MONTREAL (CP) - The Canadian Auto Workers union will stand firm against a growing clamour for labour concessions, which will do nothing to save the ailing North American auto industry, CAW president Buzz Hargrove said Monday.
''Labor concessions won't make any measurable difference to the financial future of North American auto producers,'' he said in a speech to the JP Morgan automotive investment conference in Detroit.
Even if the Big Three got everything they are asking for from American unions, they would reduce the average production cost of a vehicle sold in North America by only $500, Hargrove said.
That's equal to less than two percent of the average selling price of a new car in the U.S. and one-sixth of the sales incentives being offered.
Although negotiations between the United Auto Workers and the Big Three have begun, Canadian talks aren't slated to get underway until 2008. That will be Hargrove's last round of negotiations before his retirement in 2009.
''I can tell you, as clearly as I can, that my swan song will not involve turning my back on that principled tradition that has served the CAW, and Canadian workers in general, so well since 1985,'' he told the analysts. ''We have drawn a line in the sand against concessions for over 20 years. We're not going to erase it now.''
Hargrove also criticized Canada's Conservative government for failing to develop an automotive policy and blamed much of the industry's woes on the artificial suppression of the Japanese foreign exchange rate.
But business professor Peter Morici said Hargrove's bravado notwithstanding, Canadian workers won't have much choice but to follow the lead established during negotiations by their American brothers.
''Hargrove has very little to say about what is going to happen,'' the professor at University of Maryland's Robert H. Smith School of Business said in an interview. ''Because whatever the UAW settles on, Hargrove will have to follow or the plants will leave Canada.''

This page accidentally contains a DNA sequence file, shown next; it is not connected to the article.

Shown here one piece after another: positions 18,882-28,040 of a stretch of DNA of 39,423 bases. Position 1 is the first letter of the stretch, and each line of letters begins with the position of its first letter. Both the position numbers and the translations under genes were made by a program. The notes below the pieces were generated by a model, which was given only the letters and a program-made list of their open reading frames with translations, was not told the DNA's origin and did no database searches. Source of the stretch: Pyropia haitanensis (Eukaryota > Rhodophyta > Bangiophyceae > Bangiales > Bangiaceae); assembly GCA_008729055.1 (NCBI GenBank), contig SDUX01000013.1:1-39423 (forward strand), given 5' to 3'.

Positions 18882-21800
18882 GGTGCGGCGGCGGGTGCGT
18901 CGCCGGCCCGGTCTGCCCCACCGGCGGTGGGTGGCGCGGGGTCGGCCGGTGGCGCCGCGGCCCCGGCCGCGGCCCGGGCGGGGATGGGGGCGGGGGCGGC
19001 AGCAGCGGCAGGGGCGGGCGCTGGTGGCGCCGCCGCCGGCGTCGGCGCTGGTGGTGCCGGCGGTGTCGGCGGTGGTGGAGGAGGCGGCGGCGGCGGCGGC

The professor said wage concessions are just one part of the puzzle to reduce the US$3,000 cost disadvantage the Big Three has with Toyota and other imports.
''All these issues are significant but none by themselves will solve the problem.''
A ''transformational contract'' also involves legacy health-care costs and the actual higher cost of U.S. workers, work rules, vacation time, 30-year retirement fund and restrictions on suppliers.
''The system is endemically broken,'' Morici insisted. ''You have a better chance of building a quality car inside the Canadian postal service than you do right now inside all of these restrictions in the contract.''
But Hargrove dismissed all the naysayers who have in the past portrayed his group as a bankrupt union that was going to bankrupt the automotive companies.
He said the union's tough stand against concessions has forced employers, governments and others to address the true problems.
Hargrove spoke with industry financial analysts as Bob Nardelli, Chrysler's new CEO, outlined the newly private company's efforts to return to profitability.
Nardelli and his new No. 2, Tom LaSorda, spoke by phone with Hargrove earlier Monday.
They said they assured Hargrove that LaSorda will retain the authority and responsibility he previously had as DaimlerChrysler CEO to guide union negotiations.
''That's the story line and we'll work with the CAW,'' LaSorda told reporters in a conference call from Detroit.
Chrysler has announced plans to cut 13,000 jobs in the United States and Canada by 2009 after losing US$618 million in 2006 and $1.98 billion before interest and taxes in the first quarter of this year.
He noted that Chrysler recently announced it is devoting three shifts each in Brampton and Windsor, Ont., to assemble the LX products and minivan respectively.
''They're fully utilized up in Canada. So they're in pretty good shape right now.''
Nardelli denied that the company's transformational plan is focused on shedding company jobs through subcontracting.
''It's not a strategy of outsourcing,'' he said, noting the pair spent two hours in discussion with the UAW's Ron Gettlefinger. ''It's a strategy about being globally competitive and making the right decisions about whether it's design, it's manufacturability, location to manufacturability and the extent to which we make capital allocations to invest in those various production plants.''
On Friday, DaimlerChrysler transferred an 80.1 percent stake in Chrysler to New York-based Cerberus, one of the world's largest private equity companies, in a $7.4 billion deal. The German automaker, which is to be renamed Daimler AG, retained a 19.9 percent interest in Chrysler.
Morici criticized Nardelli's appointment as the wrong man for the job. He said the former Home Depot lacks the background to create more desirable vehicles and a better supply chain. And he is hardly a poster boy for corporate diplomacy given his $210-million golden parachute and leadership style.
''It's a distraction and it will reap nothing but trouble.''